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tauren fit with the horde, orc’s story has always been one of trying to better themselves, and so has been alot of the other horde, they either already fit or are trying too. A Tauren are there to show the right path to those struggling I think its needed for them to be in the horde. Its forsaken that don’t fit, as the xpacs gone and gone, from vanilla to bfa, they have walked further and further away from the ideals the horde embody, and the forsaken never started close to those ideals in the first place.

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I guess the obvious answer is that they would probably never remove a playable race from one faction to give it go the other.

The closest we’ll get to is negotiations like in MoP that some race would rejoin the Alliance, but then characters like Jaina can mess it up.

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The night elves refused to help the tauren reclaim their homeland from the centaur. The Horde did not.

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I would agree to a point at least.

The Forsaken have never embodied the tenants of the Horde but have largely only used them as a bulwark to shield them from their enemies. Now that Sylvanas’ poisonous influence is finally excised, there’s a real hope that they have a path forward to truly grow as individuals and as a people instead of brainwashed pawns to the Banshee Queen’s will.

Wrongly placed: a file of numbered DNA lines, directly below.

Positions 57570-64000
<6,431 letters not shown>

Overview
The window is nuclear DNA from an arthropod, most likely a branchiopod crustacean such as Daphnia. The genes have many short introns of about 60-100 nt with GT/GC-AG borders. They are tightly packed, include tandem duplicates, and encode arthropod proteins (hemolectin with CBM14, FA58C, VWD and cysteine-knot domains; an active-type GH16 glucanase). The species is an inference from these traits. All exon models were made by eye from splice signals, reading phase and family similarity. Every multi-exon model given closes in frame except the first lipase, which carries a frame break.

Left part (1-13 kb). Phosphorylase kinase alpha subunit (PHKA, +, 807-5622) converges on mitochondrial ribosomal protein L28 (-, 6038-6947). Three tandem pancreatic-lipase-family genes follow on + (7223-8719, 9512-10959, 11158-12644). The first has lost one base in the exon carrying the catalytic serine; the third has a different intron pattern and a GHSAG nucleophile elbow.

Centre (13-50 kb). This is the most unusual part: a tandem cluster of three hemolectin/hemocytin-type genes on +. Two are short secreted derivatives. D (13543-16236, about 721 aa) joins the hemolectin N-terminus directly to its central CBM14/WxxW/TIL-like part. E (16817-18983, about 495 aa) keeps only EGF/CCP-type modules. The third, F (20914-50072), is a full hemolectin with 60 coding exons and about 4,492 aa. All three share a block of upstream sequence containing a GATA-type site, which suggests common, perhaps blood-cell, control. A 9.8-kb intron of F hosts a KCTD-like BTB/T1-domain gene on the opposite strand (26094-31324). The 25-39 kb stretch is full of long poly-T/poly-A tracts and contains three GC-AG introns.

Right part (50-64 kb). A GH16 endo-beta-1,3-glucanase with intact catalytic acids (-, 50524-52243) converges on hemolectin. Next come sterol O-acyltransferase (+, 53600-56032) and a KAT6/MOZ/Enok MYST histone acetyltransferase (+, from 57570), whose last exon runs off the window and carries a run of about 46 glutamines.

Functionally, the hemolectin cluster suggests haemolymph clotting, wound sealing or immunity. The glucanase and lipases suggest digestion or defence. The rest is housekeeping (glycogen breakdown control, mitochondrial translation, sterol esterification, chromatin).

The Orcs though? Initially they tried to better themselves under Thrall, that’s true. However, all it took was someone like Garrosh to entice them back into the old ways of glorious bloodshed and slaughter and I think that mindset will always be there. Some have truly grown out of that, but they are precious few and I don’t ever see them being more than aberrations.

No he didn’t. After he was saved he went back to Thunder Bluff.

It’s because of the tauren the Forsaken joined the Horde. Thrall was reluctant to accept the Forsaken, but the tauren encouraged him to accept them.

Generational blood oath. The Horde saved the tauren from extinction, so they swore a generational blood oath.

It’s only been eleven or twelve years, we’re still way off from that oath.

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And just look how that worked out. Suffice to say, more than a few of them are regretting that.